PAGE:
Second Site for First Human Embryonic Stem Cell Trial in Europe
MARLBOROUGH, Mass. — Jan. 30, 2012 – Advanced Cell Technology, Inc. (“ACT”; OTCBB: ACTC), a leader in the field of regenerative medicine, announced today that the Aberdeen Royal Infirmary, the largest of the Grampian University Hospitals in Scotland, has been confirmed as a site for its Phase 1/2 human clinical trial for Stargardt’s Macular Dystrophy (SMD) using retinal pigment epithelial (RPE) cells derived from human embryonic stem cells (hESCs). The Phase 1/2 trial is a prospective, open-label study designed to determine the safety and tolerability of the RPE cells following sub-retinal transplantation into patients with SMD.
“A leading medical institution in the United Kingdom, Aberdeen Royal Infirmary is an ideal partner for our European clinical trial for SMD,” said Gary Rabin, chairman and CEO of ACT. “Moreover, we are particularly pleased that the lead investigator is Dr. Noemi Lois, a leading expert in SMD. We continue to forge ties with some of the best eye surgeons and hospitals in the world and work towards bringing this cutting-edge therapy closer to fruition. Our preliminary results to date keep us optimistic that we are on the right path both in terms of our science and the clinical team we are working with, particularly eye surgeons such as Dr. Lois.”
Stargardt’s Macular Dystrophy affects an estimated 80,000 to 100,000 patients in the U.S. and Europe, and causes progressive vision loss, usually starting in people between the ages of 10 to 20, although the disease onset can occur at any age. Eventually, blindness results from photoreceptor loss associated with degeneration in the pigmented layer of the retina, the retinal pigment epithelium. “The first Stargardt’s patient to be treated in the U.S. with stem cell-derived RPE cells was a patient who was already legally blind as a consequence of this disease” stated Dr. Robert Lanza M.D., the chief scientific officer at ACT. Preliminary results from the treatment of the first SMD patient were recently reported in The Lancet (23 January 2012) and have been characterized by experts in the field of regenerative medicine as providing early signs of safety and efficacy.
This approved SMD clinical trial that Dr. Lois and her team will participate in is a prospective, open-label study designed to determine the safety and tolerability of RPE cells derived from hESCs following sub-retinal transplantation to patients with advanced SMD, and is similar in design to the FDA-cleared US trial initiated in July 2011.
“It is an honor to have been designated as a site for this path-breaking clinical trial,” said Noemi Lois, M.D., Ph.D. “We could not be more pleased to be a part of this trial for a promising potential new treatment for SMD, using hESC-derived RPE cells.” Dr. Lois is a is a member of the Department of Ophthalmology, NHS Grampian, and associated to the University of Aberdeen, Scotland, United Kingdom. Dr. Lois practices at the Aberdeen Royal Infirmary; she is an Ophthalmologist with special interest in Medical retina and Retinal surgery.
On January 23, 2012, the company announced that the first patient in this SMD clinical trial in Europe had been treated at Moorfields Eye Hospital in London.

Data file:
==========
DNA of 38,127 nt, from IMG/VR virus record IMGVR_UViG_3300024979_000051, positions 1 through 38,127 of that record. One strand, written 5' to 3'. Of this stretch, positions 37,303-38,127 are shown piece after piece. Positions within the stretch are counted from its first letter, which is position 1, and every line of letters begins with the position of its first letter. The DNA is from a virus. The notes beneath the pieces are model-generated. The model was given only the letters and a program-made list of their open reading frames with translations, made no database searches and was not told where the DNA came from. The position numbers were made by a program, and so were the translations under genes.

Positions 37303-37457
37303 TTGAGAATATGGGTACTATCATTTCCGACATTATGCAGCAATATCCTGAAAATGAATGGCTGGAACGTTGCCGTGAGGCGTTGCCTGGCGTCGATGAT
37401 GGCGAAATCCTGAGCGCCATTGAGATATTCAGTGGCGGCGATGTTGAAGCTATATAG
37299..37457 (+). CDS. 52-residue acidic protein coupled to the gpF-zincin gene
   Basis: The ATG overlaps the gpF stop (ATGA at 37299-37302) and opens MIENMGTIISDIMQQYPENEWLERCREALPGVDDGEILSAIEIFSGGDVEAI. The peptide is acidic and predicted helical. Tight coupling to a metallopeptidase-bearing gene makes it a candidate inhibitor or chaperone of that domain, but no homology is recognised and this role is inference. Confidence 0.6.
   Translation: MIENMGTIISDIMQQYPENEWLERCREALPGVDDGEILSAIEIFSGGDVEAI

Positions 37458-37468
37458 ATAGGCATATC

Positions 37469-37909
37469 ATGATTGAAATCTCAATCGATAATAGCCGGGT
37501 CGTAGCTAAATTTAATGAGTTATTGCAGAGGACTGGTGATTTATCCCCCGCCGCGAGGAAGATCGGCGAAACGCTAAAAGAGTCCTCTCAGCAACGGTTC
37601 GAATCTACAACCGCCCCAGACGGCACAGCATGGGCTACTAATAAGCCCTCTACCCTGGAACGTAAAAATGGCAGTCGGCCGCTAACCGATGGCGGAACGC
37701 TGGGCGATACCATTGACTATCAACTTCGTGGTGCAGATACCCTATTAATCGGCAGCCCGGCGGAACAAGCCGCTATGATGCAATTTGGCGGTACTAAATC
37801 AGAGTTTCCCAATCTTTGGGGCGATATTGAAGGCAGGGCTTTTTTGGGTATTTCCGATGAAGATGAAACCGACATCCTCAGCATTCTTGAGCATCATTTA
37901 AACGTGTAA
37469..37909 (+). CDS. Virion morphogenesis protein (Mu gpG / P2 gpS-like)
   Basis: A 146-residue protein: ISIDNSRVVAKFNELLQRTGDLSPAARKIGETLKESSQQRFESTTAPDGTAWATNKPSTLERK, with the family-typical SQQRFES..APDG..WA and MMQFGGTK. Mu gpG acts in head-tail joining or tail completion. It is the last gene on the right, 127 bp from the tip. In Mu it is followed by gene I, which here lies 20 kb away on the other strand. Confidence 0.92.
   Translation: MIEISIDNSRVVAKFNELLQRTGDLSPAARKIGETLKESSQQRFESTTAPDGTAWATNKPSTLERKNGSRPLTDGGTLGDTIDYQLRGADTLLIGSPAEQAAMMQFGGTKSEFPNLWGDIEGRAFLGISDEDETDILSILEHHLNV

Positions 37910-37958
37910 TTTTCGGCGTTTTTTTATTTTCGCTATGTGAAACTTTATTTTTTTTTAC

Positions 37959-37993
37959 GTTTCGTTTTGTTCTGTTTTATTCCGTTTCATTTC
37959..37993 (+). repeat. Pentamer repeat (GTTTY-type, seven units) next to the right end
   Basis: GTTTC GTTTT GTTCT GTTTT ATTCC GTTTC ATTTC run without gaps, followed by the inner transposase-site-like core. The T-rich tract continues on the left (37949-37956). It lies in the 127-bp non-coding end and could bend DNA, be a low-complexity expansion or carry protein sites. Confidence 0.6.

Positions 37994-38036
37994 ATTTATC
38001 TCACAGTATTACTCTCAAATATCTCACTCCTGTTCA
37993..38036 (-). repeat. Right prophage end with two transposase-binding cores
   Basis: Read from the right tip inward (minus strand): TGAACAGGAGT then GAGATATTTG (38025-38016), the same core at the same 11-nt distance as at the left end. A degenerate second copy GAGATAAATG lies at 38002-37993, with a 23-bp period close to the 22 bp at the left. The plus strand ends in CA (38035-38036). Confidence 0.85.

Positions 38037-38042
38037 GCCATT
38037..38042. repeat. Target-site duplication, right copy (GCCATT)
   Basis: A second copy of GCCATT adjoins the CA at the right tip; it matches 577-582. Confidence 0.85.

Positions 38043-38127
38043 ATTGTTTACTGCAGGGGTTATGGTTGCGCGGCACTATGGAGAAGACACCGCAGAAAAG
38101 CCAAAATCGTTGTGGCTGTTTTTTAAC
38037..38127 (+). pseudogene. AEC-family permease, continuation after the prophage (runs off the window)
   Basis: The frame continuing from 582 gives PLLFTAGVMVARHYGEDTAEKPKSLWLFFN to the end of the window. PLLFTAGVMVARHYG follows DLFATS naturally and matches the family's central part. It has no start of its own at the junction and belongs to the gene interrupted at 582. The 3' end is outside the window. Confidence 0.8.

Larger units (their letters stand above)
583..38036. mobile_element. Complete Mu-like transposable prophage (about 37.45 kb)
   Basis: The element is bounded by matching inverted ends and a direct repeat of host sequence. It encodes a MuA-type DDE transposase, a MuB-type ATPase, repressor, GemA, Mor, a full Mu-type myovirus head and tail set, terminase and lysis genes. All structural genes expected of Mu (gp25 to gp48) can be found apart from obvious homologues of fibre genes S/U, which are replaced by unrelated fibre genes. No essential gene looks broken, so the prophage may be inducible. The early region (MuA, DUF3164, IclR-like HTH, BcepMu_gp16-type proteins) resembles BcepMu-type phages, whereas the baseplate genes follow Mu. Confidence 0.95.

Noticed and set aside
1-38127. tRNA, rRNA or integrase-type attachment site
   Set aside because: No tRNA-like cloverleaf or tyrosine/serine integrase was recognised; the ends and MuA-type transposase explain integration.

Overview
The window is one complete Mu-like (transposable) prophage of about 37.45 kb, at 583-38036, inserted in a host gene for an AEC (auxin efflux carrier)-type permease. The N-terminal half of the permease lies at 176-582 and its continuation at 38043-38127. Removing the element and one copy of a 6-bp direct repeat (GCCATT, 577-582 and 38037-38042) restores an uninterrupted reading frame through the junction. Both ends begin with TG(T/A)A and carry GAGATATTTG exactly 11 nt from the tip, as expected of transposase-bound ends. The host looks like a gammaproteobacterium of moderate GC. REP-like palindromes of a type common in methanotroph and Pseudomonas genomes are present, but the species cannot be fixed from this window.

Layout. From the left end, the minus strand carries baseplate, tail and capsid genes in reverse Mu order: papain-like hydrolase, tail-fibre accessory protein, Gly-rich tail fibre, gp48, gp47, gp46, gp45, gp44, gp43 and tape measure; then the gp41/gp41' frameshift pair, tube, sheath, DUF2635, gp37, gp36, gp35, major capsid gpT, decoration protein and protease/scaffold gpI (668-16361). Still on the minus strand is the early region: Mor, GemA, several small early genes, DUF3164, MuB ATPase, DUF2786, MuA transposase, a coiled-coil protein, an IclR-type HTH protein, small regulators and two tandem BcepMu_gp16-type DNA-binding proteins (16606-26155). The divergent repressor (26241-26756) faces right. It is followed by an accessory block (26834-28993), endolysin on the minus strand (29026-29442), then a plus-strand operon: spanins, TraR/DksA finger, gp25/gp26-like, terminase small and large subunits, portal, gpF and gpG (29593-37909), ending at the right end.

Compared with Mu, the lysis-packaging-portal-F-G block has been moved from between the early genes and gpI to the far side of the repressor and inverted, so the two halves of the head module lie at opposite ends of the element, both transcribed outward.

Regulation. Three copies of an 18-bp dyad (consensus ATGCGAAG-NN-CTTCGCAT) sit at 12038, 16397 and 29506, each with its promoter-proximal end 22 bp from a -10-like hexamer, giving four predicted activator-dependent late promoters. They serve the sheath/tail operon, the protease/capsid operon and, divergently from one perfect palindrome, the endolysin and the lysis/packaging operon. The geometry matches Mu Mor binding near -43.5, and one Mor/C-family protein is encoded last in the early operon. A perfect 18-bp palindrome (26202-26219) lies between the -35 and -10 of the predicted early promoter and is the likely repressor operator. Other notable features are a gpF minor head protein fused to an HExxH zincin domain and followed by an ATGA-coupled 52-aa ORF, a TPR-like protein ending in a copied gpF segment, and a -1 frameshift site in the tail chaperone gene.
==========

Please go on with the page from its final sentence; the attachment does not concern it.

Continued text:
About Advanced Cell Technology, Inc.
Advanced Cell Technology, Inc., is a biotechnology company applying cellular technology in the field of regenerative medicine. For more information, visit www.advancedcell.com.
Statements in this news release regarding future financial and operating results, future growth in research and development programs, potential applications of our technology, opportunities for the company and any other statements about the future expectations, beliefs, goals, plans, or prospects expressed by management constitute forward-looking statements within the meaning of the Private Securities Litigation Reform Act of 1995. Any statements that are not statements of historical fact (including statements containing the words “will,” “believes,” “plans,” “anticipates,” “expects,” “estimates,” and similar expressions) should also be considered to be forward-looking statements. There are a number of important factors that could cause actual results or events to differ materially from those indicated by such forward-looking statements, including: limited operating history, need for future capital, risks inherent in the development and commercialization of potential products, protection of our intellectual property, and economic conditions generally. Additional information on potential factors that could affect our results and other risks and uncertainties are detailed from time to time in the company’s periodic reports, including the report on Form 10-K for the year ended December 31, 2010. Forward-looking statements are based on the beliefs, opinions, and expectations of the company’s management at the time they are made, and the company does not assume any obligation to update its forward-looking statements if those beliefs, opinions, expectations, or other circumstances should change. Forward-looking statements are based on the beliefs, opinions, and expectations of the company’s management at the time they are made, and the company does not assume any obligation to update its forward-looking statements if those beliefs, opinions, expectations, or other circumstances should change. There can be no assurance that the Company’s clinical trials will be successful.
CEOcast, Inc., James Young, 212-732-4300
ACT Corporate Communications, Bill Douglass, 646-450-3615
Russo Partners, Martina Schwarzkopf, Ph.D., 212-845-4292
Advanced Cell Technology, Matthew Vincent, Ph.D.
email@example.com, 508-756-1212 x324